The concept of deep boredom, on the other hand, is completely different. According to the definition proposed by the father of the term, it emerges from a ” lots of uninterrupted time spent in relative solitude “. Heidegger believed that deep boredom can accentuate indifference and apathy. A conclusion consistent with many studies on the psychological impact of the pandemic (see our article). But he also saw a fundamental component of creativity and self-building.

Because when left to itself and deprived of an immediate goal, the human mind tends to wander. And it is by getting out of their cognitive routine in this way that people can enrich themselves with new ideas about experiences, find new passions… This is also something we have seen during the confinements; to pass the time, many people have stepped out of their comfort zone by trying new things.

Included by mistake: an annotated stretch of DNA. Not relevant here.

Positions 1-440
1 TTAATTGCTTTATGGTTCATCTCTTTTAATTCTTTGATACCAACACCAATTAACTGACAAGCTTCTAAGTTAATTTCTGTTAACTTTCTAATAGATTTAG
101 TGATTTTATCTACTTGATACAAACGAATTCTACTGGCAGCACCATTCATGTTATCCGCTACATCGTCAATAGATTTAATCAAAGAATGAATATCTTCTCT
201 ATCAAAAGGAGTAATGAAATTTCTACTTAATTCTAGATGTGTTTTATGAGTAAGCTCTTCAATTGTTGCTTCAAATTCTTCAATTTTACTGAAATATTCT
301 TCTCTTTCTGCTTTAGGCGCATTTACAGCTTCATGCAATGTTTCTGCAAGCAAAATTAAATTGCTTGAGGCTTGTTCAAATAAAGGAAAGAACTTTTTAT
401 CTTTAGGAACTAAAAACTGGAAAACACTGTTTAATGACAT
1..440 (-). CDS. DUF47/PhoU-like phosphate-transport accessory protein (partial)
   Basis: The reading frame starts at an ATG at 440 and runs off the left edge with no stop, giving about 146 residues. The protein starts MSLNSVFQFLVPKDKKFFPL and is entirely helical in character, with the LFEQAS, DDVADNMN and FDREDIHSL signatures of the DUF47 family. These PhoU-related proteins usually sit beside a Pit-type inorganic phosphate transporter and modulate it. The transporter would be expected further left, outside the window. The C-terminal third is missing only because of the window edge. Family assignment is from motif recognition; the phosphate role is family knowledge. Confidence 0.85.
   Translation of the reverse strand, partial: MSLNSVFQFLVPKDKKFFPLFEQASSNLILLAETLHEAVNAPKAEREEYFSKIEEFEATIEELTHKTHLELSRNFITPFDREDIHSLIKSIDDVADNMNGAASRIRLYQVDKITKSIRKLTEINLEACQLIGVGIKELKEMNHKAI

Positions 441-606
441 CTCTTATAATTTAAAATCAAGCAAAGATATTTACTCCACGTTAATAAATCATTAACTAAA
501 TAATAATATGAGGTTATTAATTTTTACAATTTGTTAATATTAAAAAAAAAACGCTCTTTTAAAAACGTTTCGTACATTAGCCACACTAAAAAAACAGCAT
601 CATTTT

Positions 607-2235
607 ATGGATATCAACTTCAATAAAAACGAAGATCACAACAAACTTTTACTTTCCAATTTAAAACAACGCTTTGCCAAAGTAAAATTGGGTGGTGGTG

Digital, a bulwark against boredom

The problem is that modern technology has given us tons of weapons to fight boredom. Many individuals have thus developed reflexes to instinctively fill the slightest downtime. Often this involves pulling out a smartphone and instinctively opening your favorite application, almost automatically and without even realizing it.

© Julia Larson / Pexels

This defensive reflex against boredom works very well; social networks, series or video games have allowed many people to avoid apathy, even depression during the pandemic (see our article). But this trick might work also Well. Because by preventing superficial boredom from setting in, we almost completely close the door to deep boredom.